107 Time Out May be less appropriate for students with ASD Consider that many students with ASD may find academic demands challenging, sensory input overwhelming, and a lack of understanding social cues frustrating. These students may actually find a removal from educational contexts to be reinforcing. Prepared by KATC (2010)

108 Time Out In addition, some students with ASD may find time out an opportunity to engage in automatically reinforced behavior/stereotypy. Again, making time out reinforcing and possibly strengthening problem behavior. Prepared by KATC (2010)

109 Time Out For example: Mica walks into the gym with his class. He is overwhelmed by the loud noises and melts down. The teacher removes the student to the hallway for a brief 3 minute time out. The students learns quickly that the fastest way to get out of gym is to meltdown “Smart kid, huh” Prepared by KATC (2010)

110 Time Out So again Time out from reinforcement should be considered only after other interventions have failed (and the data show it). A thorough FBA should be conducted and positive reinforcement (attention, tangible) should be identified as well as the function. Parents should be involved in the decision to use time out. Prepared by KATC (2010)

111 Time Out Non-Exclusionary Individual is not physically removed from the time-in setting Planned ignoring Withdrawal of a specific reinforcer Contingent observation Prepared by KATC (2010)

112 Time Out Exclusionary Student is removed entirely from the environment for a specified period. Very difficult to implement accurately & effectively in school settings Prepared by KATC (2010)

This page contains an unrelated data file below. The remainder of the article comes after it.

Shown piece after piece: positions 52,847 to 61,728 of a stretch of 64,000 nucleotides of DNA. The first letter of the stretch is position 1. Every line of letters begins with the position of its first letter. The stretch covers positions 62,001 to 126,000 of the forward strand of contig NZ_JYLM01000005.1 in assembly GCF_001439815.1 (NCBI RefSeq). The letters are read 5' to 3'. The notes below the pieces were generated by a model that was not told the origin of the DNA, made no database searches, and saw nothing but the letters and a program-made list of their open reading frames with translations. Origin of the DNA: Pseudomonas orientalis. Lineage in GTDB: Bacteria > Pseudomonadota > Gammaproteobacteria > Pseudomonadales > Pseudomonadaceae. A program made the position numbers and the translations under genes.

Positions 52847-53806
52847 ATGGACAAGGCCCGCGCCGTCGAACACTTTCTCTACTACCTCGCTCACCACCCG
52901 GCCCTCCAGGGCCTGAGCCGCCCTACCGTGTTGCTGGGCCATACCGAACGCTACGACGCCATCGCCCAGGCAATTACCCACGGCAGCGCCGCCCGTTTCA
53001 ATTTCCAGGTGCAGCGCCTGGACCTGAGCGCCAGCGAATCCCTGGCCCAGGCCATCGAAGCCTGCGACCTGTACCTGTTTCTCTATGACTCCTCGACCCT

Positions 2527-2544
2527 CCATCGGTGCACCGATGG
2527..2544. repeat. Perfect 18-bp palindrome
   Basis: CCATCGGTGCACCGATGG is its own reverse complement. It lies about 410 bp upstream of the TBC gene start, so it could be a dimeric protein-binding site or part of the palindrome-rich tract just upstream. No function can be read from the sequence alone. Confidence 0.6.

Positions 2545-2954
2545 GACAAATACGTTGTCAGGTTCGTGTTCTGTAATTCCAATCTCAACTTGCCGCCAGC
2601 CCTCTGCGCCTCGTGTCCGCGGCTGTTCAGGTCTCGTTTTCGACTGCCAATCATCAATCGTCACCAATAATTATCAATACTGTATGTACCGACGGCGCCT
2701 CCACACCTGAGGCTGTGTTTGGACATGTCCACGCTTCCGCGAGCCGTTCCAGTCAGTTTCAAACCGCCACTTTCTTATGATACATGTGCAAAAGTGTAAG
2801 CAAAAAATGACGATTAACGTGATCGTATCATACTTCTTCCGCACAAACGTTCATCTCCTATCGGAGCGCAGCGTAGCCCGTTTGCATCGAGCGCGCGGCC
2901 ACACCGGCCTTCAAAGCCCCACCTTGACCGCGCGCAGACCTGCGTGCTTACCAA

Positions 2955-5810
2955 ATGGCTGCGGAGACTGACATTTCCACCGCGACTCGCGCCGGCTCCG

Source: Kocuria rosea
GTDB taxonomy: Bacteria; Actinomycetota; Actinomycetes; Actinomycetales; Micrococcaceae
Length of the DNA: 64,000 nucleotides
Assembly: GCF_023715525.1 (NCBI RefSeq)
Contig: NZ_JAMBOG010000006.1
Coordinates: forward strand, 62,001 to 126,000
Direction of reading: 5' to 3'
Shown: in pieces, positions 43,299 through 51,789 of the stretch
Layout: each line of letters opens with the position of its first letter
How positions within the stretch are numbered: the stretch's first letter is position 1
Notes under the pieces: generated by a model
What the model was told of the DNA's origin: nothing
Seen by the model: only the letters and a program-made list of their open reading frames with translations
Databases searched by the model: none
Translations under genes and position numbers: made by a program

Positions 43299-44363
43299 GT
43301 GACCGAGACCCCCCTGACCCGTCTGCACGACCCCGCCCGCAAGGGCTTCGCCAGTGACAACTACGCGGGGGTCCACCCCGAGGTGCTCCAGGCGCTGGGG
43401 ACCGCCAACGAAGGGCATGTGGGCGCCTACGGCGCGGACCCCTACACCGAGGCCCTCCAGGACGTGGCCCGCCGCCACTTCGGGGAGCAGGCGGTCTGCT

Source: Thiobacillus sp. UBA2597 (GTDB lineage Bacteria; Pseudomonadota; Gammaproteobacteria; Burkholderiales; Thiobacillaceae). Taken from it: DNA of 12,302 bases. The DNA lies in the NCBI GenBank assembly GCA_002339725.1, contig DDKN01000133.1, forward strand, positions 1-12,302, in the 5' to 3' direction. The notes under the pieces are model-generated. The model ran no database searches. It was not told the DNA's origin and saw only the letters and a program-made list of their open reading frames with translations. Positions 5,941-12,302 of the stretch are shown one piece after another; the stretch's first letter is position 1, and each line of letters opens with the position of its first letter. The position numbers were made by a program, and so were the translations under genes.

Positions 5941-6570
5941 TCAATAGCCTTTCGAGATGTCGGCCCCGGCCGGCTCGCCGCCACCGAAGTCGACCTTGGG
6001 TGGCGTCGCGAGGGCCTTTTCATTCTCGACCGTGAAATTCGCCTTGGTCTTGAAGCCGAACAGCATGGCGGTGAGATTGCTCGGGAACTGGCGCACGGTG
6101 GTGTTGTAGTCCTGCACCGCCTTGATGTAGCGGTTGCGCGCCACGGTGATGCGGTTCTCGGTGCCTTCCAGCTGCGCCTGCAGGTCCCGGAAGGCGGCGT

113 Time Out Considerations The “time-in” environment must be reinforcing. All relevant parties must be informed of the behaviors leading to time out. Prepared by KATC (2010)

114 Time Out Considerations Keep time out periods brief (2 to 10 min). Clearly define exit criteria (exit should not be based solely on the passage of time but on an improved behavioral condition). Prepared by KATC (2010)

115 Time Out Considerations Obtain permission before using it. Apply it consistently. Evaluate effectiveness. Prepared by KATC (2010)

116 Time Out Again, only when less intrusive procedures have failed should time out be used. This should involve documentation of the previously conducted interventions. Prepared by KATC (2010)

117 Overcorrection Behavior reduction tactic in which contingent on the occurrence of problem behavior the student is required to engage in effortful behavior related to the problem. Restitutional repair the damage caused by the problem behavior and then some Positive practice repeated practice of correct response or response incompatible with problem behavior Prepared by KATC (2010)